VI. German Baroque Music (17th Century)

The rise of the Italians as the leading composers in Europe induced the more important German musicians to go to Italy for their training. Heinrich Schütz (died 1672) was the most accomplished German exponent of the new style, especially in the field of vocal church music. The organ variations of the last great Netherlander Jan Pieterszoon Sweelinck influenced the harpsichord and organ music of Samuel Scheidt (died1654), whilst Johann Jakob Froberger (died 1667) was more inclined towards the Italian Frescobaldi. A peculiarly German form of monody arose in secular and religious solo song: dance music was elaborated into "suites' of several movements, above all by Johann Hermann Schein ). The religious vocal concerto developed further into the church cantata, based on specially written texts as well as on Biblical excerpts and chorales.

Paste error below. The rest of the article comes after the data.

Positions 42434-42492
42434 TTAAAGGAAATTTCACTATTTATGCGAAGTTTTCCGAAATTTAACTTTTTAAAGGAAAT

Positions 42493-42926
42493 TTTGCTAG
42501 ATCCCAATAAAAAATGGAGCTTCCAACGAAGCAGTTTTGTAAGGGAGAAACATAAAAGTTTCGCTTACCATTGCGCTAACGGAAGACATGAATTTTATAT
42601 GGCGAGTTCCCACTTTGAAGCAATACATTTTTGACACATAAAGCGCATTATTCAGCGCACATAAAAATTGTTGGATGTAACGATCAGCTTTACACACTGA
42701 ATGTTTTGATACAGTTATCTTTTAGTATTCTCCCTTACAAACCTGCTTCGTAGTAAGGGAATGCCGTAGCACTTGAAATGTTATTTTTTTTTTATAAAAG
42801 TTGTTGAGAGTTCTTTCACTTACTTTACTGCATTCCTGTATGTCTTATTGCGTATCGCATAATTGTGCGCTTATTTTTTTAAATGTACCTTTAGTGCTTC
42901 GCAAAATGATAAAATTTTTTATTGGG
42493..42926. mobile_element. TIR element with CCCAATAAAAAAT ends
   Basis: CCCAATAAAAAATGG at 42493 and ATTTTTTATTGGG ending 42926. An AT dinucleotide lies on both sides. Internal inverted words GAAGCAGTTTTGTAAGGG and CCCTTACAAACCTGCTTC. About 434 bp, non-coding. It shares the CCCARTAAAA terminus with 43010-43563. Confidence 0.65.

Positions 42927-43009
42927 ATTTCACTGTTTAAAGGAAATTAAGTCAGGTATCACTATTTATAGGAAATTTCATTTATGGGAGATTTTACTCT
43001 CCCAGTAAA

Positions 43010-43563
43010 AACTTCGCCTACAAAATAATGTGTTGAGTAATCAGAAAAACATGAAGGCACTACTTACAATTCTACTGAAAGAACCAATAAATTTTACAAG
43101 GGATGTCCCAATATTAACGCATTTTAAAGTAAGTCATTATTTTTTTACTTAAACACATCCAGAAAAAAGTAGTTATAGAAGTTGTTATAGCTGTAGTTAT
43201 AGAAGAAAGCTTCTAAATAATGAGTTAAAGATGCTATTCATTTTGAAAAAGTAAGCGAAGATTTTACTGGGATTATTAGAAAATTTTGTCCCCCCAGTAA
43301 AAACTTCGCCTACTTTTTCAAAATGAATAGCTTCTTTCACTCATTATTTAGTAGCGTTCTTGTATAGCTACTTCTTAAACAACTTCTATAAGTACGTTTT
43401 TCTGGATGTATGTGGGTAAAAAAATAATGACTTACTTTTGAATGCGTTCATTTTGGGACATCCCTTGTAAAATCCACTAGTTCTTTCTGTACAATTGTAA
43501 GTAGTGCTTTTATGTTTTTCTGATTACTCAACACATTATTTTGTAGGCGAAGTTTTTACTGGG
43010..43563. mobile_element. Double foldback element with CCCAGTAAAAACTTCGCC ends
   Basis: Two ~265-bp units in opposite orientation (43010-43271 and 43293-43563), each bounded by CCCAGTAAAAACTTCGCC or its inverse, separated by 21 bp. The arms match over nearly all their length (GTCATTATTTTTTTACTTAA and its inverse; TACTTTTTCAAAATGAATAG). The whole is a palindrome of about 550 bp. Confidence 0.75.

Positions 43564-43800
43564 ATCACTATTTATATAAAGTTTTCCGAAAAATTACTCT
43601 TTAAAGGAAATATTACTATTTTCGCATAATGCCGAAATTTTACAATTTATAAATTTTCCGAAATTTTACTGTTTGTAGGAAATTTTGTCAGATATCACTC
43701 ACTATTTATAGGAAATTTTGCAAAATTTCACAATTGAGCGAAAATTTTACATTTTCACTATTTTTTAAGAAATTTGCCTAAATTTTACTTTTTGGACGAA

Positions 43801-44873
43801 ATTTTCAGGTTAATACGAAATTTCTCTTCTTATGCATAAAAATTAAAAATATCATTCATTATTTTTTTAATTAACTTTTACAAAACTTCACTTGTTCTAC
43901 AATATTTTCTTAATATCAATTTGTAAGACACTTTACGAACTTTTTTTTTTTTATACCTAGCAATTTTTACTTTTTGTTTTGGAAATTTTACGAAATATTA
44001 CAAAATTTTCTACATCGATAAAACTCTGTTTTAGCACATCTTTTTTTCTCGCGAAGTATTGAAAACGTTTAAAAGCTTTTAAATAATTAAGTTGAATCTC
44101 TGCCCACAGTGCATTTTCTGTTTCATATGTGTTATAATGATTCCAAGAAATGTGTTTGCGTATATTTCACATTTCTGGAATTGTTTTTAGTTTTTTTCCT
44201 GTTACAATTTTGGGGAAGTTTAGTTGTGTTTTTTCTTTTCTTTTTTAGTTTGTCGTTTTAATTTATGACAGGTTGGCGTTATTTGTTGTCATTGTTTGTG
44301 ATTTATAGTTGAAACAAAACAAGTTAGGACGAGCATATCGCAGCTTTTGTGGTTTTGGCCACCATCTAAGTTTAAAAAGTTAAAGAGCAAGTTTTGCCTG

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VIA: Heinrich Schütz |  VIB: Clavier, Organ and Lute in the German Baroque | VIC: The Ensemble Suite in the German Baroque  |  VID: The Lied | VIE: The Sonata in the German Baroque |  VIF: Spiritual Concerto and Church Cantata | 
VIG: Catholic Church Music in 17th Century Germany | Return to the Research Periods